So just understand that and don’t necessarily believe that if she says something, it’s a firm statement about how she feels or what we’re talking about, how a woman feels regarding the relationship, regarding where you guys are at, regarding what she wants. Don’t necessarily take it as gospel. Check back in a couple of days later to see if she still feels that way and check back in a few days after that and see if she still feels that way, because they’re emotional and have compassion for when in a man’s view, a woman is being crazy and emotional and sporadic because like that’s a hormonal drive, just like a man can’t control when he sees a beautiful woman walking down the street, and he’s like, impulses to turn and look at that woman, like it’s the same impulses that women are feeling that have them be so emotional and so seemingly sporadic, so compassionate is in order.

Dr. Tari: Wow. So it sounds like you’re saying there are, like genetic, biological instinctual drives and differences in men and women, and really understanding that. Can maybe alleviate some confusion, some conflict.

Dylan: Yes, it can definitely alleviate confusion and conflict. And I think it helps put into context what’s happening in your relationship—understanding that women are driven to crave and seek security and stability and safety from a man from a relationship. That can put into context the times where she gets triggered because she doesn’t feel safe.

And for a man that’s like, we don’t even understand what she’s talking about, not feeling safe is just not a thing that we, for most men that we experienced in the way that women do. Because again, going back to evolution like women have evolved over hundreds of thousands of years to know that a man can physically overpower them and rate them at any moment.

Dr. Tari: Yes.

Dylan: And that is a whole different context and reality to be living in than being on the man’s side. And so, like, little things can really make a woman feel a little bit nervous or unsafe because of that. And that can put into context times when a man feels like, Oh my God, what is she freaking out about? Or what is going on here? I don’t get it; it’s like always think, back to safety and security and stability.

Dr. Tari: Wow.

Dylan: And ask yourself, how can I provide that for her in this moment and it may not be what she needs, in that moment but it’s a good bet

Dr. Tari: Okay, so

Dylan: Would you agree with that? I’m curious.

Dr. Tari: Yeah, I think that’s so right on; I think as women, what I teach women too, and what I’ve learned in my own life is to choose partners, and not all women date men. I want to say that, but whether you date men or women, like, to choose partners that are consistent, that are honest, that show up for you that are emotionally safe. It’s like the number one criteria. So I think you’re totally hitting the nail on the head. So do you work mostly with men? Do you work mostly with women or both?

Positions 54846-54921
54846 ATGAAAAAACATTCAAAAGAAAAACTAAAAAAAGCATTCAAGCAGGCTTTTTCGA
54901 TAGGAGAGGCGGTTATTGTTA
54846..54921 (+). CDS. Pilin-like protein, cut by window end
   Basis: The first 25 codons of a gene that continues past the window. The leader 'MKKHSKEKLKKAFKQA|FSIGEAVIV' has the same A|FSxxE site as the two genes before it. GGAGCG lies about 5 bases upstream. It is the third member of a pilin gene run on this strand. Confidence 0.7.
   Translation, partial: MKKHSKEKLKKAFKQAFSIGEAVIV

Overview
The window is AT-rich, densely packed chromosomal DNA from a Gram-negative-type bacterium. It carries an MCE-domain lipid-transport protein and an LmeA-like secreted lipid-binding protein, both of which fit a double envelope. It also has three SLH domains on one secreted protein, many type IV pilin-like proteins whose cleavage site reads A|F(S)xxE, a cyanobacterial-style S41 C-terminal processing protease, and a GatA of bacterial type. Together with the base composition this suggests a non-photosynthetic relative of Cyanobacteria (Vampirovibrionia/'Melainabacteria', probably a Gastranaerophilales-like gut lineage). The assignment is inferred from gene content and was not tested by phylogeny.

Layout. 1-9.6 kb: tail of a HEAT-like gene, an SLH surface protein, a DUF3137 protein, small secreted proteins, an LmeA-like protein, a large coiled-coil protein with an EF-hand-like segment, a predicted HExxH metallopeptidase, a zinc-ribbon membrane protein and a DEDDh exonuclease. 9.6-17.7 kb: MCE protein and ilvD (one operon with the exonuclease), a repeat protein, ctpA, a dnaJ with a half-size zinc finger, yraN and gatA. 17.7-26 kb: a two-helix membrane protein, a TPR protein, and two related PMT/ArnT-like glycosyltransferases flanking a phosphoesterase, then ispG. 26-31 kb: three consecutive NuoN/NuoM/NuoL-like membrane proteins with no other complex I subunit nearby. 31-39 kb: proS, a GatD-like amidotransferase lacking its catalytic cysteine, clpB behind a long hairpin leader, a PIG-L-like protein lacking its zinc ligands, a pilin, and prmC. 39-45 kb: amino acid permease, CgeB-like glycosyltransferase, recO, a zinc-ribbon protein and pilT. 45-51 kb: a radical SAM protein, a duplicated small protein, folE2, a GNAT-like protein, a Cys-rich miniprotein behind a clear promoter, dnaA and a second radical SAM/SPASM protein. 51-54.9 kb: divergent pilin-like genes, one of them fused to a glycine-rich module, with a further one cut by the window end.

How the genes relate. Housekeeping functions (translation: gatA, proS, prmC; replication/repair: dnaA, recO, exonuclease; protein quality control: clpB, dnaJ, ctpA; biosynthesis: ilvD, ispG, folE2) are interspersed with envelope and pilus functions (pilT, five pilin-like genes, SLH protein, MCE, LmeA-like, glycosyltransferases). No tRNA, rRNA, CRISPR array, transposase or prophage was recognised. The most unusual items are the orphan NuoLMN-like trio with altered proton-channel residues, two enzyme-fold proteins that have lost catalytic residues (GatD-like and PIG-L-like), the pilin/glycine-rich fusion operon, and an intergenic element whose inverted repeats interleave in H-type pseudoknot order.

Dylan: I work mostly with single men who are looking for a long-term committed partnership.

Dr. Tari: Okay, so what do men want? What is important to men?

Dylan: I’m going back to my generalization at the beginning.

Dr. Tari: Yeah, the asshole part.

Dylan: Yeah, women think men are assholes, and this has to do with the level of emotional expression and emotional intensity that most men have and express so like, for a lot of men, they tend to be more even kills, they tend to think in terms of information, in terms of logic and in terms of what makes the most sense. And that can really come off as cold, and it can come off as heartless, and it can come off as robotic because it’s like you’re just looking at the facts and making decisions based on the facts. But what about how you feel? And again this is a huge generalization because some men are much more emotional, but for a lot of time, men, even if they do feel something they’re not necessarily aware of it because we as men are taught vulnerability in showing emotions as weakness, and will have maybe made fun off, and will have maybe lower on the social total poll so to speak, so we’re taught in most cultures and most scenarios. I’ll say in western cultures, in most scenarios, men are taught that. So even if they do have emotions around something, they are taught not to show it. And that causes men most of the time to not be aware of what their emotions are. So when it comes to conversation and decision making and not negotiations but making compromises, a lot of times, men are just focused on what makes the most sense and what the information of the situation is, and when women ask them what they feel about it? They have about three words: good, bad, okay.